Archive for December, 2010

Where ever you go, there you are!

December 8, 2010

I wanted to be an archeologist when I was a kid. The name was cool and it was the biggest word I knew at the time. When I was nine, I watched a show about volcanoes and the weird tunnels they sometimes leave and I suddenly changed my mind. Then in 2004 when Mount St Helens tried blowing up again, I drove down the state with some college buddies to join the mass of other lunatics to stare in wonder at the smoking monolith. Nothing happened. My feelings towards rocks didn’t change but I remember feeling amazed by the remaining devastation from the 1980 blow. Even though it was near 20 years later, certain plots of trees were still prostrate on one side of the national park.

Worst volcanic eruption in USA history

Anyway…I didn’t wake up one day and decide to try my hand at the wine business. My first sip of wine came – appropriately enough! – from my Nana’s refrigerator at her Issaquah, WA house when I was maybe 5 years old. Someone had left a half empty glass in the fridge and all that is yellow is apple juice so I had a sip. Not juice! I’ve worked in the service industry for over a decade… sadly dating myself a bit. I was working at Matt’s Rotisserie and Oyster Lounge when Sideways hit and ruined the reputation of perfectly good Merlot. When was a commodity to me, an extra charge on the bill and a bigger tip. I was 19 when I first saw the UC Davis flavor wheel in a tasting room at Chateau St. Michelle during a manditory staff training. I wasn’t allowed to taste a damn thing!”That’s fine, your nose will help you detect the wine’s flavor,” instructed the wine director. What the hell? Who says that to teenager? Years past, I left Washington. Had to get outta there. I attended college in Maryland. I met someone, got a “job offer” and moved to Boston, MA. Fast forward one year later: I’m near my Christmas tree on the couch in my Somerville apartment wondering what the hell I’m doing. My tree needs an angel or something.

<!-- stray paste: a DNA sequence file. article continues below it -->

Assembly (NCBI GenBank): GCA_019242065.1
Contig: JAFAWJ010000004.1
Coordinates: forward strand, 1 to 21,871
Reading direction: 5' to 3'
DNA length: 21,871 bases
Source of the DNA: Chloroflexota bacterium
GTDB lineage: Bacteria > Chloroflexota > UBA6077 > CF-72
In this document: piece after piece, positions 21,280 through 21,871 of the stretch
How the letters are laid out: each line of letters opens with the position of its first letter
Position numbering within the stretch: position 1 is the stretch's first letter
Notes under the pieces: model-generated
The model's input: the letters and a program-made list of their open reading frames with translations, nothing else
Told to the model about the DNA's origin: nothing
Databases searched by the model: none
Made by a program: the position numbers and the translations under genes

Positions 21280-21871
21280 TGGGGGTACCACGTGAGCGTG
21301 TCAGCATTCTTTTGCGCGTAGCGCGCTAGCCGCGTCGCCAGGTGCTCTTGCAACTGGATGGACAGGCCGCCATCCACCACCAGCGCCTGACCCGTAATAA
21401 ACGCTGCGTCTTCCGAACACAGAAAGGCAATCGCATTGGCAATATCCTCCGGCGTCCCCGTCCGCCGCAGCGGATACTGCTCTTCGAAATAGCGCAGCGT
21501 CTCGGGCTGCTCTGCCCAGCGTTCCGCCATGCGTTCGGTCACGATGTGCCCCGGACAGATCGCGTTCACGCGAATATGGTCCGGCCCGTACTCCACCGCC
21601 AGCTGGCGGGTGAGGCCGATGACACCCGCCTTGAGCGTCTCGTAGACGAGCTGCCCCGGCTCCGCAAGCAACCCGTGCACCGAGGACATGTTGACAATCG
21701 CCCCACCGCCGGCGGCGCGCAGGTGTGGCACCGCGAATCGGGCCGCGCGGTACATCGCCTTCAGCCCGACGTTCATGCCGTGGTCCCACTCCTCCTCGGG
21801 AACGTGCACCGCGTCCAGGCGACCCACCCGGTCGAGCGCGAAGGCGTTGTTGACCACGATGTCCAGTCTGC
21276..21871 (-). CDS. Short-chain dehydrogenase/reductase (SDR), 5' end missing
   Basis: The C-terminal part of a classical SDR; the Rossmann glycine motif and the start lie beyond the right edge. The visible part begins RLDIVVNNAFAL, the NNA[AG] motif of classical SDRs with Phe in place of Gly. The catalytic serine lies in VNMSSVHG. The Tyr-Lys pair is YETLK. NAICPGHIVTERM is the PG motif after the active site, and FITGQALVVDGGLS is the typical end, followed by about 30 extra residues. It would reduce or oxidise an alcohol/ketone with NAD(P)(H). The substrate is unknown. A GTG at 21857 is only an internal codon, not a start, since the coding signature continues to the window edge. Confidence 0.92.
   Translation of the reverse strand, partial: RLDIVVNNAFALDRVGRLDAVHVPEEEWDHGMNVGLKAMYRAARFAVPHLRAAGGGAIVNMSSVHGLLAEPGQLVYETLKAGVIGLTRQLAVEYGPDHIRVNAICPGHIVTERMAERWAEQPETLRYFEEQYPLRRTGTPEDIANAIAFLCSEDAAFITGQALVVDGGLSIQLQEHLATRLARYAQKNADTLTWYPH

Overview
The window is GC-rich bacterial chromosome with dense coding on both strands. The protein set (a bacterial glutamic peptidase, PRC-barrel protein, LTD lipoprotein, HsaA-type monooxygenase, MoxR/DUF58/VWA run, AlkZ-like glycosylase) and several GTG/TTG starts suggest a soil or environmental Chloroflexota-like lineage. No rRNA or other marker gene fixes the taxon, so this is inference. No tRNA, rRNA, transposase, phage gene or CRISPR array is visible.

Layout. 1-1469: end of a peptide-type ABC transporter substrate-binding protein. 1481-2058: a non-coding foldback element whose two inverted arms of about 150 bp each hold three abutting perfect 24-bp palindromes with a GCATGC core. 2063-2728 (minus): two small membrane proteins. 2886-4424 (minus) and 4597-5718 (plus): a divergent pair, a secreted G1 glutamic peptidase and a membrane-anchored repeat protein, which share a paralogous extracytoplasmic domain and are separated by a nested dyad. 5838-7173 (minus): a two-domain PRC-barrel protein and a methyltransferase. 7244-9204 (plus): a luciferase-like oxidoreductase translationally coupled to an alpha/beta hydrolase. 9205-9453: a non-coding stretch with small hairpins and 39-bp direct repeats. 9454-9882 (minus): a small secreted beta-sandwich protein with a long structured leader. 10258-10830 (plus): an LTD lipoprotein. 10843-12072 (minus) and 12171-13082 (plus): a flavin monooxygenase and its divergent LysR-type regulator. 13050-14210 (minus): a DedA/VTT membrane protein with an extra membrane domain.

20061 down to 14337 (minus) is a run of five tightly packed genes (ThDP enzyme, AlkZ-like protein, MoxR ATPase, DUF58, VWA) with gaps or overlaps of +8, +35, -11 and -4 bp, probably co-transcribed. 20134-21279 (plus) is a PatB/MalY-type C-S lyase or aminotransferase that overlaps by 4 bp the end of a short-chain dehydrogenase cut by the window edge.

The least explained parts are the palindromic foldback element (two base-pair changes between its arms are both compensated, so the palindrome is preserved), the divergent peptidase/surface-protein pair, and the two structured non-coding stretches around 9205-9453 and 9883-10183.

Oh Christmas Tree!

I really want wine to be my profession but how I can’t help noticing that being a wine connoisseur is more of a hobby. The lucky few who successfully make the wine industry a career sparce and jaded, often just ending up at a liquor store. EW. Is that all there is? Well, I’ve been looking for part-time day employment within fields I focused upon in college: writing, technical communication, even light teaching. My girlfriend was encouraging and suggested that it’s sometimes hard to follow our passions and still meet our financial requirements. And how!

I’ve read too many wine books, worked a variety of odd wine jobs and sacrificed waaaay too much time with those who are dear to me for all of this to just turn out to be a hobby. I love wine. I love talking about it, drinking it and writing about it. Seriously, I dream in French labels and wine laws… I DON’T EVEN SPEAK FRENCH!

When I get my tax return back this year, I’m going to France. Massachusetts has removed over 24% from my paycheck  each week and if I can’t afford to go to Bordeaux, I’m gonna steal someone in the face. These are the things I think about regularly. Not “oh, will I get married?” …

Like I said, clay angels!

not “so and so doesn’t like me today!” not even “will I have kids?” – well, that’s kind of a lie – I think about buying a ticket to France, lying on my back in the Burgundy earth and making dirt angels! That’s how badly I want this. 

I can literally taste the dark clay in my mouth. My boyfriend repeatedly tells me if everything came easily, there would be nothing to work for in life. If tedious studying and working late nights as a server isn’t paying my dues, I’m not sure what is.  I don’t want to be a doctor or a lawyer; I just want to give people the best wine experience that I can as a career. Where ever that is.

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What’s in a wine list?

December 4, 2010

Where do I even start? Even my opening sucks. Maybe I’ll try this again after walk down the street to the local Johnny’s and buy a plug of shotty brut style Andre for my mimosa. Probably shoulda just gone home after work last night instead of pulling my boyfriend off the couch and shoving him into my car for a “quick” trip to Raso’s around midnight. Midnight turned into 1:30am as it usually does…